John Lindsey's player page
See Lindsey play at Cashman Field
Visit the official 51s team shop
After homering in three consecutive at-bats Saturday, John Lindsey said he was hoping his teammates would finally leave him alone. Of course, seven RBIs in a game are grounds for some newfound respect.
Lindsey, a hitting machine since his return to the Minor Leagues last spring, went deep three times and drove in a career-high seven runs to power the Las Vegas 51s to a 10-3 victory over the Portland Beavers at PGE Park.
The 31-year-old first baseman wasn't worried about any dugout comments. And his Reggie Jackson-like performance quickly quieted Beavers' fans as well.
"[My teammates] were joking, they were hassling me earlier that I didn't have a lot of home runs," Lindsey said with a laugh after hitting his fifth, sixth and seventh homers of the season. "Hopefully, this will take them off of me a little bit."
Lindsey fell a homer shy of the club record set by Eddie Williams, who also drove in 10 runs against Calgary on April 22, 1998.
"I felt pretty good," Lindsey said. "In BP, I just try to do the same all the time. After I hit the first one, it kind of relaxes you."
Lindsey apparently was even more relaxed in the third inning, when he hit a three-run shot off reliever Dirk Hayhurst as part of a four-run rally. That was an inning after he slugged a two-run homer off starter Wade LeBlanc.
The Mississippi native struck again against Hayhurst in the fifth with a two-run drive to left field. That one, he said, was his most impressive.
"It felt good when I hit it," he said. "It was probably my best one of the night. I couldn't believe it."
Lindsey said his first blast came on an inside fastball.
"I was just able to get the barrel on it," he explained. "I always try to see a fastball and adjust to everything else."
Lindsey proved his point in the third when he deposited an 0-1 fastball over the left-field fence. His third homer came on an 0-2 slider.
"I was ready for it," he said.
It was his best performance since collecting a career-high six RBIs against Portland last July 17. He had three multi-homer games last season and drove in at least four runs on eight occasions.
The Dodgers farmhand insisted he wasn't even thinking about swinging for the fences, even after hitting two out of the park.
"I hit them trying to get base hits, so I stuck with the same thing in the third at-bat," said Lindsey, who was waiting on-deck in the ninth and missed a final chance for a fourth home run. "Everybody was trying to get a hit, but I'll tell you, I'll take what I had tonight any day of the week."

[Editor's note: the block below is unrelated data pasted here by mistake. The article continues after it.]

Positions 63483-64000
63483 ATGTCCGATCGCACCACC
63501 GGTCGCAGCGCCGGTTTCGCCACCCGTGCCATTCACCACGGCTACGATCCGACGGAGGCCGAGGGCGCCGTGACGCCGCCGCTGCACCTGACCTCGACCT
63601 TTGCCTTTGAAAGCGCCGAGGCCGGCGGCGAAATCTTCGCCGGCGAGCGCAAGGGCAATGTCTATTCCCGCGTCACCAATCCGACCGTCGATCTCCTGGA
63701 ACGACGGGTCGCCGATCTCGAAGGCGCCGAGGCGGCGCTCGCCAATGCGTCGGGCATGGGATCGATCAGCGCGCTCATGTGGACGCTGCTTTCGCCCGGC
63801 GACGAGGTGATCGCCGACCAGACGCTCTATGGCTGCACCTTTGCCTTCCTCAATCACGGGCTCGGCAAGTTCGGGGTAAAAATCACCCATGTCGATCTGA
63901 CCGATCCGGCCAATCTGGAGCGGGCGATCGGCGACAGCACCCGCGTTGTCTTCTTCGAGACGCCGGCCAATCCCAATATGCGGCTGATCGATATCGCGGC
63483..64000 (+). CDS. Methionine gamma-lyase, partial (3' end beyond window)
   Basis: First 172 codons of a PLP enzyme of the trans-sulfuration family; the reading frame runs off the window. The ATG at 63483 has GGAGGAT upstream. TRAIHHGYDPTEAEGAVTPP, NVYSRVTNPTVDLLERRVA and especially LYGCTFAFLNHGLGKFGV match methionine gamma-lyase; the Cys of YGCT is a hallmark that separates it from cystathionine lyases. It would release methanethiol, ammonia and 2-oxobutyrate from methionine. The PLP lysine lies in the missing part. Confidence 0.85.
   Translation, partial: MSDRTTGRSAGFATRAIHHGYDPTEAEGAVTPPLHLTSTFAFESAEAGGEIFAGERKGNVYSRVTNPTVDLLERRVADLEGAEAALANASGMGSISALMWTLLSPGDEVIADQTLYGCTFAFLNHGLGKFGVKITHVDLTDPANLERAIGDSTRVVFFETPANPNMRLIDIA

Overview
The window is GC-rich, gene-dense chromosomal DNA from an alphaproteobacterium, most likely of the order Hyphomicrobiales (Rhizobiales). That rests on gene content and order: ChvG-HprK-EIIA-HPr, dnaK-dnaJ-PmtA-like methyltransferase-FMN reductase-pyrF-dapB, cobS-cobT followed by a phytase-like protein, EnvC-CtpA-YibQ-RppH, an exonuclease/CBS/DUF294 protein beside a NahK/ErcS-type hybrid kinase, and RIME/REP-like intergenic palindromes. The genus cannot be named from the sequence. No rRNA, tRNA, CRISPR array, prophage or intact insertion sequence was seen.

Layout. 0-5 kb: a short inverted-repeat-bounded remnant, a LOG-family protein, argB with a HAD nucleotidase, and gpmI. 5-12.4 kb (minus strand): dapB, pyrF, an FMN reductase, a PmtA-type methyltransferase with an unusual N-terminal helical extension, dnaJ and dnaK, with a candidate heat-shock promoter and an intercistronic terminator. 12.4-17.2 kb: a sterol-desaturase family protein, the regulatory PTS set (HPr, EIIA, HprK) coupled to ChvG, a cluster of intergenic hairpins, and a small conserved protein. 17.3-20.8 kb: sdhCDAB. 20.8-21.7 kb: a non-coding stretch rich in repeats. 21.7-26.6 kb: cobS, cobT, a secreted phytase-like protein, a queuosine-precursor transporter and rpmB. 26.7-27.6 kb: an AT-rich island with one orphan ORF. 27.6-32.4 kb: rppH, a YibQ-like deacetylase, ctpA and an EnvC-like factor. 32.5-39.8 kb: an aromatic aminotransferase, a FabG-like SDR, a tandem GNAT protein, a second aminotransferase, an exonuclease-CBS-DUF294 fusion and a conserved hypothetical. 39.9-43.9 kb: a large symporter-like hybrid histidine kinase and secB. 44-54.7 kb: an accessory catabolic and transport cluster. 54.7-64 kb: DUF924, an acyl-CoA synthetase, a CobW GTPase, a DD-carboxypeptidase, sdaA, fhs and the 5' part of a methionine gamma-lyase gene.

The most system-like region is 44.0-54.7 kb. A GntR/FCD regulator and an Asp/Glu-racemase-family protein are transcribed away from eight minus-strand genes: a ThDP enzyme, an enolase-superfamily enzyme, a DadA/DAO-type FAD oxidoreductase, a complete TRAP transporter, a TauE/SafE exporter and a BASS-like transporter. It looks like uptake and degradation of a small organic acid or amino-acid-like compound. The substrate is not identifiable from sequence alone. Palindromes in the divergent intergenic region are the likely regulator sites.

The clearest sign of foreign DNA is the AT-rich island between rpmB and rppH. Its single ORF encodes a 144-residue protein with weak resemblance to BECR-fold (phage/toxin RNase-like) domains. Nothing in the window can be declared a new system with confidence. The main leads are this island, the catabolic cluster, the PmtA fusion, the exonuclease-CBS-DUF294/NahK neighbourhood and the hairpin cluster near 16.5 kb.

Lindsey's seven RBIs would be a respectable week for most hitters. And respect is what Lindsey has earned since returning to the Minors. Not long ago, the former Rockies prospect was just fighting for a second chance.
"It's awesome. Two years ago, I thought I was out of the game," said Lindsey, who was released by Florida in 2005 and spent two seasons in an independent league. "And now to get a chance to be here, it's really a blessing. I'm really excited. I'm just trying to ride it."
The ride is finally becoming a smooth one for Lindsey. His road to success has been a long, sometimes frustrating one -- he has spent eight of his 14 seasons in Class A and has bounced between the Minors and the independent CanAm League in recent years. The former 13th-round draft pick, who drove in a career-best 93 runs in 2002, said some coaching tips a year ago turned around his career.
"I had a coach tell me I was working on hitting too many grounders and line drives. 'You're not that fast, you're not going to make any money on the ground. Put a little lift into it,'" Lindsey recalled.
Over the last two seasons, he has 28 homers in 108 games between Double-A Jacksonville and Las Vegas. Now he's hopeful he can finally reach the Majors.
"They just called up Luis Maza, and that's a blessing for him, to get his opportunity," Lindsey said of his recently promoted former teammate. "You hear stories about guys getting chances, so it keeps me inspired, keeps me going."
Major League veteran Jason Johnson (5-2) struck out six and allowed three runs -- one earned -- on six hits over 6 2/3 innings for the 51s.
LeBlanc (2-4), the Padres' second-round pick in 2006, was tagged for six runs on six hits and a pair of walks over 2 1/3 innings.
Brian Myrow went 2-for-4 with two RBIs for Portland.
Danny Wild is a contributor to MLB.com This story was not subject to the approval of the National Association of Professional Baseball Leagues or its clubs.